Monday, July 20, 2009

RWA Nationals--The Day After

After the RITA/GH Awards Reception on Saturday night, I hopped into a cab. The driver put the wrong address into his GPS, so it was an extra-long trek home. When I finally made it, I shed my heels, scrubbed off my makeup, and crawled into bed around midnight, a pumpkin once more.

Still, it wasn't till I woke the next morning to a bare cupboard and the smell of four days worth of fast food emanating from the trash can that I knew I was back in the land of reality. I had to venture out to the grocery store, which, fortunately, is something I can do on autopilot. As I robotically placed Pop-Tarts and Diet Cokes into my cart, I thought about the highlights of the conference.
  • Janet Evanovich's candid Q&A session. She told us how she wrote for ten years and accumulated a crate of rejections, which she tearfully burned by the curb. Just when she was about to give up writing forever, she sold her first story for $2,000. She choked back a sob as she recounted that day. She wasn't home when the publisher called, so her husband and son found her at a roller skating rink (where she was picking up her daughter). They wanted to tell her the news in person. My chin quivered, my nose burned, and I turned into a watering pot. I thought: she's just like me. Janet took a moment to compose herself, and as she dabbed at her eyes with a tissue, she confided that "her makeup guy" whom she'd dragged with her from New York along with her hair stylist, was probably beside himself right now. And then I thought: she's nothing like me. But I love her anyway.

  • The madness of the literacy signing. It was loud, and it was a crush, and I bought too many books . . . and it was awesome. This year, I actually knew some debut authors (Pixies Lynn Raye Harris and Lavinia Kent) and was excited to visit with them and take photos. I also got to meet a couple of Seekerville authors, Missy Tippens and Janet Dean, who were every bit as nice and genuine in person as they are online.

  • The way the romance writing world comes together. Someone at the conference--I forget who--said that within RWA there are no more than 2 degrees of separation. There are all sorts of weird connections stemming from local chapters, online groups, critique partners, and the like. Multi-pubbed authors, editors, and agents made themselves accessible and talked very openly about the business, which made unpubs like me a little more comfortable in their presence. (Not entirely, however, as evidenced by the fact that I forgot my hero's name when discussing my wip with my agent. In case you're wondering, it's Simon.)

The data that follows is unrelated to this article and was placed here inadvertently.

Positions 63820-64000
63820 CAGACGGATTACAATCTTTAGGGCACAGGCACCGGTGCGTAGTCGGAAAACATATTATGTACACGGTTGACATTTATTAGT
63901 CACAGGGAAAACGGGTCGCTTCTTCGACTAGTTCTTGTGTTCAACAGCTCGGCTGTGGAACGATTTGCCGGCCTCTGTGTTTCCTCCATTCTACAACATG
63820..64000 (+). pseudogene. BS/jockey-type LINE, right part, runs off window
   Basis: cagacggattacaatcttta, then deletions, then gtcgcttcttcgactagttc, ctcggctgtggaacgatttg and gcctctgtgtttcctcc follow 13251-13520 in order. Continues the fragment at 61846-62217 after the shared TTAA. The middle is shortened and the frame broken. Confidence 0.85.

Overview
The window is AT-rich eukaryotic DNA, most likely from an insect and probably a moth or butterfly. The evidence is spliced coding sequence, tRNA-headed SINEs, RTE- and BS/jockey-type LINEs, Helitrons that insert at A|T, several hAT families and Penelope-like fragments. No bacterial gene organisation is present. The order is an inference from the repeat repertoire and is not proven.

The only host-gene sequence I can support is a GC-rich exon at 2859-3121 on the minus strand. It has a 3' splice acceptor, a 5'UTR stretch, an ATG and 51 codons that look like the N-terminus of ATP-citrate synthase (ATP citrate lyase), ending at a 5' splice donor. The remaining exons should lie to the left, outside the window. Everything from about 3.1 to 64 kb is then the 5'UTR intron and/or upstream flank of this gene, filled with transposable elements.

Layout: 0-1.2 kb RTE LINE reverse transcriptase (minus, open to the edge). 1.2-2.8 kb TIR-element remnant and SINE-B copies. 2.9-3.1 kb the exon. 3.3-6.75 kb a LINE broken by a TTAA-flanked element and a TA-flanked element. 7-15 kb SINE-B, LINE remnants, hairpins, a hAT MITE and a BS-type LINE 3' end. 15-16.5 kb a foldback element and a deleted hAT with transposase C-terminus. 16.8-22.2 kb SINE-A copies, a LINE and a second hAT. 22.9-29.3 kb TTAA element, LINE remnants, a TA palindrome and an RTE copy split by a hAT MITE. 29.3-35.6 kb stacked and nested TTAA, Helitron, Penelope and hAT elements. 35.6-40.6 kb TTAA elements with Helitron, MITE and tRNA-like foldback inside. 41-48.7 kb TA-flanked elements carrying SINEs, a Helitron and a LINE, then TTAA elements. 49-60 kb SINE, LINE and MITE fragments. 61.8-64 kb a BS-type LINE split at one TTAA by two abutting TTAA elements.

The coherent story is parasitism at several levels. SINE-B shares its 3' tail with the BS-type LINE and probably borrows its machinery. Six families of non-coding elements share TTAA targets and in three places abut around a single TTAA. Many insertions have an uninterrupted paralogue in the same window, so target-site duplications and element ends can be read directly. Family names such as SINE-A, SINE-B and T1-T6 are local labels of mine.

• The sheer joy and pride of being a romance writer. You know what I'm talking about. We know how to work it. There's a certain strut in our step as we breeze through the hotel lobby. We wear our lipstick a little darker and smile to make people wonder. We have fun. One of my favorite moments came after the fire alarm sounded and we had to evacuate the hotel. A thousand RWA members spilled out onto the lawns surrounding the front driveway and calmly waited for instructions. Sirens wailed, and firetrucks pulled up to the entrance. Firefighters emerged from the trucks in full gear, and like true professionals, we romance writers whipped out our cameras and/or notepads and giggled. Anything for research.

By the time I reached the frozen food section, I was feeling bereft that Nationals was over. It was a huge investment of time and money, and it went by way too fast. Worse, the conference left me utterly exhausted, and I didn't write a single word all week.

I mentally tallied up the items in my cart and groaned. No Nationals for me next year. It's just too much--too expensive, too far, too draining.

Feeling in control once more, I placed a half gallon of 2% milk in my cart and rolled up the last aisle before checkout.

And there, right next to the office supplies, were the mass market paperback bestsellers. At least a dozen romances, lined up in neat rows with their colorful covers beckoning. I ran my fingers over the embossed lettering and couldn't resist taking a peek at the back cover blurbs of several. I flipped through the pages and inhaled the sweet, familiar smell of newsprint.

And I thought: Maybe. Maybe if I clip coupons and save frequent flier miles and stay off-site and share a hotel room with 5 other people.

Maybe I'll go to Nashville after all.


Anonymous said...

This was soooo good. Thank you for sharing.

Anne Barton said...

Aw, thanks, Tina. I hope I get to meet you at a conference soon. If I do, I'm totally buying you a chocolate martini. :)